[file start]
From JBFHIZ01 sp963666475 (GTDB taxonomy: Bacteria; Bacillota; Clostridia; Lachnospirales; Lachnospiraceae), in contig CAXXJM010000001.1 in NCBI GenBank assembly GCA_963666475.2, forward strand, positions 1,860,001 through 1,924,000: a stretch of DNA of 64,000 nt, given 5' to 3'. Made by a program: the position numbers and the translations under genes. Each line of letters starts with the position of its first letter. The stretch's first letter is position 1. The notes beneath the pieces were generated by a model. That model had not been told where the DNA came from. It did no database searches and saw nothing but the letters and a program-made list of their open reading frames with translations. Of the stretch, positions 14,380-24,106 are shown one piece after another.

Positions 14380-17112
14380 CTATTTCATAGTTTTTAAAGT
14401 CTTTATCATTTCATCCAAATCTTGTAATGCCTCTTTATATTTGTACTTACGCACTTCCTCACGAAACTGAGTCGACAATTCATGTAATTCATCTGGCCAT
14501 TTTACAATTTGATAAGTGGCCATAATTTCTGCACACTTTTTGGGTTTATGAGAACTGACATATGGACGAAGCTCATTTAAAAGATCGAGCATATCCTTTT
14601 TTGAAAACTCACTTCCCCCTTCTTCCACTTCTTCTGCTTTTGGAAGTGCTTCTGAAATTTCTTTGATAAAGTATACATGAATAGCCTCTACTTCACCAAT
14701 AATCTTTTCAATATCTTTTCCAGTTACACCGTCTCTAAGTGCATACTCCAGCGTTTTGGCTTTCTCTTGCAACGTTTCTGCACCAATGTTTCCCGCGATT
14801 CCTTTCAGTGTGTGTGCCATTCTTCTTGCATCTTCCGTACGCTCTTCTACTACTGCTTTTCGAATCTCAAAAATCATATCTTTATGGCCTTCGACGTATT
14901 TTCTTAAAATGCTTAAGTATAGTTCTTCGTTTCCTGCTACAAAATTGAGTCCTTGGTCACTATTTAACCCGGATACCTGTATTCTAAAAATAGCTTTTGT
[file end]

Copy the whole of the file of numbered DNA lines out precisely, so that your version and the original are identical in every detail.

From JBFHIZ01 sp963666475 (GTDB taxonomy: Bacteria; Bacillota; Clostridia; Lachnospirales; Lachnospiraceae), in contig CAXXJM010000001.1 in NCBI GenBank assembly GCA_963666475.2, forward strand, positions 1,860,001 through 1,924,000: a stretch of DNA of 64,000 nt, given 5' to 3'. Made by a program: the position numbers and the translations under genes. Each line of letters starts with the position of its first letter. The stretch's first letter is position 1. The notes beneath the pieces were generated by a model. That model had not been told where the DNA came from. It did no database searches and saw nothing but the letters and a program-made list of their open reading frames with translations. Of the stretch, positions 14,380-24,106 are shown one piece after another.

Positions 14380-17112
14380 CTATTTCATAGTTTTTAAAGT
14401 CTTTATCATTTCATCCAAATCTTGTAATGCCTCTTTATATTTGTACTTACGCACTTCCTCACGAAACTGAGTCGACAATTCATGTAATTCATCTGGCCAT
14501 TTTACAATTTGATAAGTGGCCATAATTTCTGCACACTTTTTGGGTTTATGAGAACTGACATATGGACGAAGCTCATTTAAAAGATCGAGCATATCCTTTT
14601 TTGAAAACTCACTTCCCCCTTCTTCCACTTCTTCTGCTTTTGGAAGTGCTTCTGAAATTTCTTTGATAAAGTATACATGAATAGCCTCTACTTCACCAAT
14701 AATCTTTTCAATATCTTTTCCAGTTACACCGTCTCTAAGTGCATACTCCAGCGTTTTGGCTTTCTCTTGCAACGTTTCTGCACCAATGTTTCCCGCGATT
14801 CCTTTCAGTGTGTGTGCCATTCTTCTTGCATCTTCCGTACGCTCTTCTACTACTGCTTTTCGAATCTCAAAAATCATATCTTTATGGCCTTCGACGTATT
14901 TTCTTAAAATGCTTAAGTATAGTTCTTCGTTTCCTGCTACAAAATTGAGTCCTTGGTCACTATTTAACCCGGATACCTGTATTCTAAAAATAGCTTTTGT